I would recommend this for any Christian home wanting to give their children a true insight about what heaven will be like.  It's hard, as a child, to picture something so peaceful and perfect; however, there is a place, and through God, everything is possible.  There are always going to be people out there thinking this book is made-up, but to me, it honestly doesn't matter.  Each page and story is backed up by scripture from God's word, and his word is the truth. 

This is my, personal, review!  eBook was provided by Booksneeze


Tuesday, January 17, 2012

What questions would you ask?

I found myself nodding, agreeing, and intrigued by the conversations I was having with God, Jesus, and many disciples from the Bible.  Okay, I really wasn’t talking to God himself, in the flesh, but I was building my relationship with Him through the holy spirit.  Ford does a fantastic job in making the Bile come alive.  All “conversations” are based off of scriptures from the Bible.

I tend to get distracted with devotionals; however, the chapters were shorts, to the point and enjoyable to reflect upon.

The table of contents help when wanting to read a certain subject, which allows readers to return when needed. 

A great prayer starter
A great way to set goals
A great book for daily devotional

You read it once, but I promise, you’ll need to return to it.   Women, come on, we might get an answer, but will always need to ask it at least twice to be convinced.

For non-Christians:
If you ever had questions regarding the Christian faith, or even confused in your own Christians believed, this is a great book to pick up and read.

For men:
Don’t worry, there is abook for you too!  Check it out!  If you read or have read it, let me know how it is!

I review for BookSneeze®

Monday, January 9, 2012

Chinese Moon Festival

Being a Middle School Language Arts Teacher and Librarian in a multicultural school gives me the opportunity to read books I might not have picked up for myself.    Today, I read a picture book titled Lin Yi’s Lantern: A Moon Festival Tale by Brenda Williams and illustrated by Benjamin Lacombe.  

Book Cover

If you aren’t familiar, the Chinese Moon Festival is on the 15th of the 8th lunar moon.  As a full moon rises, families come together and celebrate by sharing stories, having reunions with loved ones, and eating!  In Lin Yi’s Lantern, Williams and Lacombe capture the traditions and colors of the Moon Festival.  On his search for the perfect foods and desserts, Lin Yi travels to the local market hoping to have enough money to bargain for a red rabbit lantern.   After passing through the, lucky, moon gate bridge, his hope of having enough to buy the red rabbit lantern grew stronger.  Through bargaining and determination, Lin Yi was unable to purchase a red rabbit lantern; however, to his dismay, his luck didn’t run out.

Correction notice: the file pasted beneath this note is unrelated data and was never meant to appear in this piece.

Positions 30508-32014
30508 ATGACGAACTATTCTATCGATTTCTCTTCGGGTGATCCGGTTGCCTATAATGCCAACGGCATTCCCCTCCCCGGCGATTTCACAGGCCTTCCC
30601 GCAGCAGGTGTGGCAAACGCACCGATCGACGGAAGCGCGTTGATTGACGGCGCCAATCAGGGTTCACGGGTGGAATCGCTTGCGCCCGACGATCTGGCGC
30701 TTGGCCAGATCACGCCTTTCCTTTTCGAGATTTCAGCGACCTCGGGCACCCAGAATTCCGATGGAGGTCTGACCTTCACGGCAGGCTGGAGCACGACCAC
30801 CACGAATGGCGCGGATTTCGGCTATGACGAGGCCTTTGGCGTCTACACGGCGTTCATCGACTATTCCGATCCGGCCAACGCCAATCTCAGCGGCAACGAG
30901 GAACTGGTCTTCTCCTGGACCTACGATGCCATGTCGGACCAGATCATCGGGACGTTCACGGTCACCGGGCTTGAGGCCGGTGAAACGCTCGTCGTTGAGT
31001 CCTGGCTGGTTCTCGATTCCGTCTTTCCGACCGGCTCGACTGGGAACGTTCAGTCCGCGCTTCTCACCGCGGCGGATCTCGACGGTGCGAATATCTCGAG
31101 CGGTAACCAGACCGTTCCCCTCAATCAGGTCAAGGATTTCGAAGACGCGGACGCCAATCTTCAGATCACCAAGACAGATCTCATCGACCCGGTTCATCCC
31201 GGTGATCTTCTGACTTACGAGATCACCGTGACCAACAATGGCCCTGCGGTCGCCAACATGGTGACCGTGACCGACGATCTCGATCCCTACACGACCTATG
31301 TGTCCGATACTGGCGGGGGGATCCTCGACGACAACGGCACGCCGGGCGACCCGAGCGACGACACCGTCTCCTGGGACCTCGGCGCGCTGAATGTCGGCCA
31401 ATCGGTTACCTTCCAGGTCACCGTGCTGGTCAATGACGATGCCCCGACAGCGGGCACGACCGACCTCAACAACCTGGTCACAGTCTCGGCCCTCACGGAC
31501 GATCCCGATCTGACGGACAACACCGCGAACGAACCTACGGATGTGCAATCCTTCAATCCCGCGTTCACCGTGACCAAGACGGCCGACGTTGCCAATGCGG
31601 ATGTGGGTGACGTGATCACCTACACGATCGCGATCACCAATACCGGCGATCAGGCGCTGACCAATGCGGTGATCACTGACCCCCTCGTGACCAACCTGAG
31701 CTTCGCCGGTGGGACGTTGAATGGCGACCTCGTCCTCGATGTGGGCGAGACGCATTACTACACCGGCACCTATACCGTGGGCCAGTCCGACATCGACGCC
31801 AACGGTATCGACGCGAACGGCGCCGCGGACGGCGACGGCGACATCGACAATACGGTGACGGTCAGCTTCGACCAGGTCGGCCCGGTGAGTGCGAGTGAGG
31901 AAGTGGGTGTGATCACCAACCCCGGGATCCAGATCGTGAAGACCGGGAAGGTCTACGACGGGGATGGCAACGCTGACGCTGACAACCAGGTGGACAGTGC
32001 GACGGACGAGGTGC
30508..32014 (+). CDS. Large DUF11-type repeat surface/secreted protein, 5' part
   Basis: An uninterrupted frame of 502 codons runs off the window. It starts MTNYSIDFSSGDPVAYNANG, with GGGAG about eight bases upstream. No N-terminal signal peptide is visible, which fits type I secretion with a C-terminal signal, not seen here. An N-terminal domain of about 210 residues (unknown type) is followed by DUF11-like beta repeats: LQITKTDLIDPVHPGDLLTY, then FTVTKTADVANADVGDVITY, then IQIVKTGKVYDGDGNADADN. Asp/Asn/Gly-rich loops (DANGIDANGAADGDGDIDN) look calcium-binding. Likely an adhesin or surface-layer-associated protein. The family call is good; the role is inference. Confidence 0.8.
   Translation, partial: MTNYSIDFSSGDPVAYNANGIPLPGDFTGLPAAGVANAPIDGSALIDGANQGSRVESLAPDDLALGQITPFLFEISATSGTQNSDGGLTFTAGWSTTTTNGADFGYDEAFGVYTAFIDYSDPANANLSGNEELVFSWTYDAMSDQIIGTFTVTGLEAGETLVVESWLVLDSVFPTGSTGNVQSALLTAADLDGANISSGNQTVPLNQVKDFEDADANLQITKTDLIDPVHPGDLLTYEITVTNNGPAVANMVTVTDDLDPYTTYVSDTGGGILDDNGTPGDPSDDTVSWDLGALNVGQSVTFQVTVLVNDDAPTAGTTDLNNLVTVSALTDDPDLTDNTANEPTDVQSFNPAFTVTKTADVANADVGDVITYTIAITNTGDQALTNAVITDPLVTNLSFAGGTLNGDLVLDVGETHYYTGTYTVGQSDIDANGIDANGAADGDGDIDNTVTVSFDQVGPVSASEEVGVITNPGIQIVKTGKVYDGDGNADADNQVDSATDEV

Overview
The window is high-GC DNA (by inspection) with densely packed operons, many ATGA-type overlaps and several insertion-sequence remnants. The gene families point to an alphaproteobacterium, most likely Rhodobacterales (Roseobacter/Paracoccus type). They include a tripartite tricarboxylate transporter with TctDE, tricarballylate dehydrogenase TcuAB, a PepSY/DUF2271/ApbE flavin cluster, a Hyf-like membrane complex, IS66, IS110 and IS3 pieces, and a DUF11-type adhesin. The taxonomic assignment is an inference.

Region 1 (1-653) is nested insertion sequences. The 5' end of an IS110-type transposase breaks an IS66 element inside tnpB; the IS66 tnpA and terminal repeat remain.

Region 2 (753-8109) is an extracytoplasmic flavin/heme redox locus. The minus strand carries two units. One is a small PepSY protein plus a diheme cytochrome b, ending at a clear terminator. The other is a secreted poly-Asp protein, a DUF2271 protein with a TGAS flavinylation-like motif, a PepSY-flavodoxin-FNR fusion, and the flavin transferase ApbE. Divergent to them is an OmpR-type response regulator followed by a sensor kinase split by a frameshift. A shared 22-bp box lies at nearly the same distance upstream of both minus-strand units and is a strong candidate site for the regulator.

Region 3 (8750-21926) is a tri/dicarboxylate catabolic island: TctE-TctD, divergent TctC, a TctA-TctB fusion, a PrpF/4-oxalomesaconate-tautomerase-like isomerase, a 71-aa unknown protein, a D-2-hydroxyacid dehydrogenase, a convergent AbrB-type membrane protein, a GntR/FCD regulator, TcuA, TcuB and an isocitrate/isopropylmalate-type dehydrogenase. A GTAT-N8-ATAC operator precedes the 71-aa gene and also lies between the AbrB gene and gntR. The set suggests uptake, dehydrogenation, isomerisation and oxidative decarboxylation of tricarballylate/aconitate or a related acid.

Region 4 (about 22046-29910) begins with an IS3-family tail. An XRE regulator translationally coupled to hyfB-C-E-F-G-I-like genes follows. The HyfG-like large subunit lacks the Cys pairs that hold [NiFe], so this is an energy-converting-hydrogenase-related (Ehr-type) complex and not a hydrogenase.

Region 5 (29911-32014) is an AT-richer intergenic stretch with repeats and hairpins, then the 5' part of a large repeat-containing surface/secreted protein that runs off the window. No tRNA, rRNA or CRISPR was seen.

Rating: 4/5

     I lost attention while reading; however, the colorful illustrations and pages rich with culture immersed me completely, obtaining my attention. 

Teachers & Parents:
      This book is a great introduction to the Chinese Moon Festival.  The back of the book has The Legend of the Moon Fairy, as told by Uncle Hui (character in the story), how to make a Chinese lantern (which I made successfully), and some information about the market life in China. 

      It is filled with learning opportunities any age would enjoy!  Although I teach middle school students, I am able to see the joy in students faces when I use picture books to teach a subject.  No matter the age, picture books can be used to teach various topics. 

If I were to use this book on an instructional level, I would:  

1.   Dive into the history of the Chinese Moon Festival.  Using some of the information on the back to enhance any information I could find on the internet. 
2.  After students understood the importance of the Moon Festival to the Chinese culture, I would then have them make a lantern (really easy).
3.  Read Lin Yi’s: A Moon Festival Tale.
4.  Discuss book.
5.  Make moon pies (  Or, bring in some to share with the class.
6.  Possibly show a video of a Chinese Moon Festival celebration while eating the moon pies.

If you have any other ideas, please comment below!

Saturday, March 5, 2011

What if a Stone Could Change the World?

Stone Soup

Retold and illustrated by Jon J. Muth
Age Range: 4 to 8
Scholastic, Inc. 2003 (32 pp, $17.99, hardcover)

Rating 5/5

image from
Generosity is powerful.